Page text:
For lunch we stopped in a place very close to the Abbey and the Baths called Pasty Presto. For £6.50 (about $10) we each got a pasty, something to drink, and a scone for later. I had a potato and onion, and Minay had something with chicken. Yumm!

Next stop, the Roman Baths. It started to rain a little, so we decided to head indoors. We bought joint saver tickets, which gave us admission to the baths and to the Fashion Museum (which was another half-mile north of the Roman Baths). We didn’t make it to the Fashion Museum that day, but the tickets were valid for later.

At the Roman Baths, everything above ground level is only a little over a hundred years old, even though the original baths — or the hot springs at the site — could have had bathers as far back as three thousand years ago. The Romans built a temple on the site during the 1st century AD, then added the bathing facilities during the next few hundred years, ending up with a massive complex. It fell into ruin after the Romans left, but was rediscovered a thousand years later, and was rebuilt in time for Jane Austen to write about it in some of her novels.

Below ground, there is an extensive museum, and several areas where you can get a good look at the inner workings of the complex. One of the items I found most interesting were the curse tablets. Over a hundred small metal tablets, mostly lead, were dropped in the Sacred Spring deep inside the complex. It was a sort of wishing well, dedicated to the goddess Sulis Minerva, basically asking her to do evil, nasty, horrible things to other people. Usually the curse was meant for someone who had stolen something. Sometimes it was money or jewels, sometimes a lover, but most of the time it was the clothes which had been stolen while the aggrieved party was bathing. Here’s an illustration of a few of them (the curse tablets, not the clothes).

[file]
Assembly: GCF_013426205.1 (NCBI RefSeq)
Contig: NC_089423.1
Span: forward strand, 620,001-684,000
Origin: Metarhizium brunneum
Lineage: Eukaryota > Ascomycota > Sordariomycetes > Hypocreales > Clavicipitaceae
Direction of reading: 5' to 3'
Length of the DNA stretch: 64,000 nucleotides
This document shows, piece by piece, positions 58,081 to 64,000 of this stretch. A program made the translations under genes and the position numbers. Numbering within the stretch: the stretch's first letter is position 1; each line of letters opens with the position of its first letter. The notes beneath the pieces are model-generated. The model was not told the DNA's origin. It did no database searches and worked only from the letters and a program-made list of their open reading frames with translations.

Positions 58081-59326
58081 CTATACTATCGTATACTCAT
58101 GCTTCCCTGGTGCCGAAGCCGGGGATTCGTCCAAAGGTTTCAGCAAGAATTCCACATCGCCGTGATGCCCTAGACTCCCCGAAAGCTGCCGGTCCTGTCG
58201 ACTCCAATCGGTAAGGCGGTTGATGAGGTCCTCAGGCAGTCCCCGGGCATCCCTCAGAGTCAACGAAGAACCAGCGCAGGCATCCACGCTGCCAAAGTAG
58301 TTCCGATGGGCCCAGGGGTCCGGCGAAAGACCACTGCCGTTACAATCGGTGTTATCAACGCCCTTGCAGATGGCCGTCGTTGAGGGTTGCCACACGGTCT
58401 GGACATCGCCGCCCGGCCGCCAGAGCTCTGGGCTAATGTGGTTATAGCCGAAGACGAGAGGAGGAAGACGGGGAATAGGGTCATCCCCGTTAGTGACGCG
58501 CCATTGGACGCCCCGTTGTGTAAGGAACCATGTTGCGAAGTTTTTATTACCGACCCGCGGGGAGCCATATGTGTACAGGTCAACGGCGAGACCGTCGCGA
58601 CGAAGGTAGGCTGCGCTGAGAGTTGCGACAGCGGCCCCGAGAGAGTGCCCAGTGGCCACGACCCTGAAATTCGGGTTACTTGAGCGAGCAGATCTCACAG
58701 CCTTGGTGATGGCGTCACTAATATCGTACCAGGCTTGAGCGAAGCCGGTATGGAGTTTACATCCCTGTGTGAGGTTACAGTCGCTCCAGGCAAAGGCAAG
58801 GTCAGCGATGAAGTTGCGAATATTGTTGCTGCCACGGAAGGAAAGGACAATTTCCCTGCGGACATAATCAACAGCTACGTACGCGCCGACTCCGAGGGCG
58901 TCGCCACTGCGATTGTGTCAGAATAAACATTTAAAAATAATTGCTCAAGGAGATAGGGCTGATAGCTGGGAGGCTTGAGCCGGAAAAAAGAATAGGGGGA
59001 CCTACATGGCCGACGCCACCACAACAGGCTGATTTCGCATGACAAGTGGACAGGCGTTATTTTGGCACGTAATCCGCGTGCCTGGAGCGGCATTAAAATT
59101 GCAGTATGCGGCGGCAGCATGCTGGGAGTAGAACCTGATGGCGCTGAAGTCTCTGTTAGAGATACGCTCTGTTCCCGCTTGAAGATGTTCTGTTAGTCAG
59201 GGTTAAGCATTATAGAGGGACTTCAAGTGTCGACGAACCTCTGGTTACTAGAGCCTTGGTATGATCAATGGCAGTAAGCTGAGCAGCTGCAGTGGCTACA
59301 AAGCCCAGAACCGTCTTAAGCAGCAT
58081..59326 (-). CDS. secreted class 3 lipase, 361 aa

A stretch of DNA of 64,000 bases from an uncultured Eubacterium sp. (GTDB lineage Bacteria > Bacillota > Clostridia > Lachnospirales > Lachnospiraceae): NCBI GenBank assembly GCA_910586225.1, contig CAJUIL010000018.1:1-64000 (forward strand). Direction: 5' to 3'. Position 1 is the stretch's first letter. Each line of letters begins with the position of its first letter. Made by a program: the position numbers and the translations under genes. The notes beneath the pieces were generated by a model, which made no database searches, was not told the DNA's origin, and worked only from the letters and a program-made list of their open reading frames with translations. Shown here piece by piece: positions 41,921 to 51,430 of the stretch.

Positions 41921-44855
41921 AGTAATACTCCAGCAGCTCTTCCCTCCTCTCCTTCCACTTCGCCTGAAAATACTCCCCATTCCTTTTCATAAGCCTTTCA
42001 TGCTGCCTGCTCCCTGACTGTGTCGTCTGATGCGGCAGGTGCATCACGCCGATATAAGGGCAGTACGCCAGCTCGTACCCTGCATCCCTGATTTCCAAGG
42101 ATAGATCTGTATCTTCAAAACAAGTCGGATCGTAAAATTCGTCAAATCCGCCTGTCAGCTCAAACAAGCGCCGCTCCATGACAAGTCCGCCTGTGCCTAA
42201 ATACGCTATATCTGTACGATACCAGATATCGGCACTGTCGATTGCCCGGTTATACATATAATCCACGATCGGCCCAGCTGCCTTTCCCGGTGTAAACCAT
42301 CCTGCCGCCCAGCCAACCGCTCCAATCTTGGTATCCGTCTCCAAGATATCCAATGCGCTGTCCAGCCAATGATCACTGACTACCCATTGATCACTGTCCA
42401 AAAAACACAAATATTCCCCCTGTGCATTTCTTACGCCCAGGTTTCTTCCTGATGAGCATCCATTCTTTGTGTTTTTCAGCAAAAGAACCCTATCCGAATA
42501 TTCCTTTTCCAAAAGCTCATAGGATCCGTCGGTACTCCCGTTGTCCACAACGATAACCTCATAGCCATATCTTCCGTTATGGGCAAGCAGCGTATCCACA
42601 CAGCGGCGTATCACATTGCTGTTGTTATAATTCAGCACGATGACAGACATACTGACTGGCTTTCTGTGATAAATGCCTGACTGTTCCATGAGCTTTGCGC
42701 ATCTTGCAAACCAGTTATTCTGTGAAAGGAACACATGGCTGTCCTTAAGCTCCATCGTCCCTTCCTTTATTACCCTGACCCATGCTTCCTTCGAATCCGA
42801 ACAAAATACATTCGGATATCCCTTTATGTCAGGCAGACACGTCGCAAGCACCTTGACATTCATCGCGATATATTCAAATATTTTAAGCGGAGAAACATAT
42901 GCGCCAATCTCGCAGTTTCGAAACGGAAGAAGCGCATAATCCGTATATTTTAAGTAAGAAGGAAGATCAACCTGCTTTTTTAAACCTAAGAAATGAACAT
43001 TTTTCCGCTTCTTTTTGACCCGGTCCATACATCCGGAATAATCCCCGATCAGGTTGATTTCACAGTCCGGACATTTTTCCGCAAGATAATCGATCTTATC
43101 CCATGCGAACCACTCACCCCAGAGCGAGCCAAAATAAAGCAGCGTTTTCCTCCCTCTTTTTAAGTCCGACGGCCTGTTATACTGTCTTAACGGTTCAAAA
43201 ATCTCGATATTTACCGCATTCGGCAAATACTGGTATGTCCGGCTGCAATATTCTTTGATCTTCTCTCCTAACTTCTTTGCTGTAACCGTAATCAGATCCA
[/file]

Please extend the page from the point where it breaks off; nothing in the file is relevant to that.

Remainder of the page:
Illustration of Curse Tablets at the Roman Baths Museum

Illustration of Curse Tablets at the Roman Baths Museum

When we left the Baths, we went upstairs into the Pump Room, the restaurant above the baths. We were still full from lunch, but I had been reading Jane Austen’s Persuasion, and she mentions it a lot, so I wanted to see it. On our way out I tried a sample of the water. It’s pumped directly from the hot springs below (not through lead pipes into lead-lined containers like the Romans used to). I wanted to see how bad it tasted, having heard rumors (BrE = rumours). It wasn’t terrible, but it wasn’t delicious either. It had a distinct mineral taste, a bit of sulfur, maybe. Drinkable, but not yummy.

The Entrance to the Pump Room, Bath

The Entrance to the Pump Room, Bath

From there we walked to the library, which was a few blocks farther north. I had heard we might be able to use their wi-fi, and I wanted to send some e-mails home, and browse the Web for the next place to stay. They did have wi-fi available, but it turned out I didn’t need it (be patient, I’ll tell). It had been a long day, and we still had supper and one more “event” to attend, so we walked back down Manvers to Annabelle’s and climbed to our room. We lay down on our beds and rested for a bit.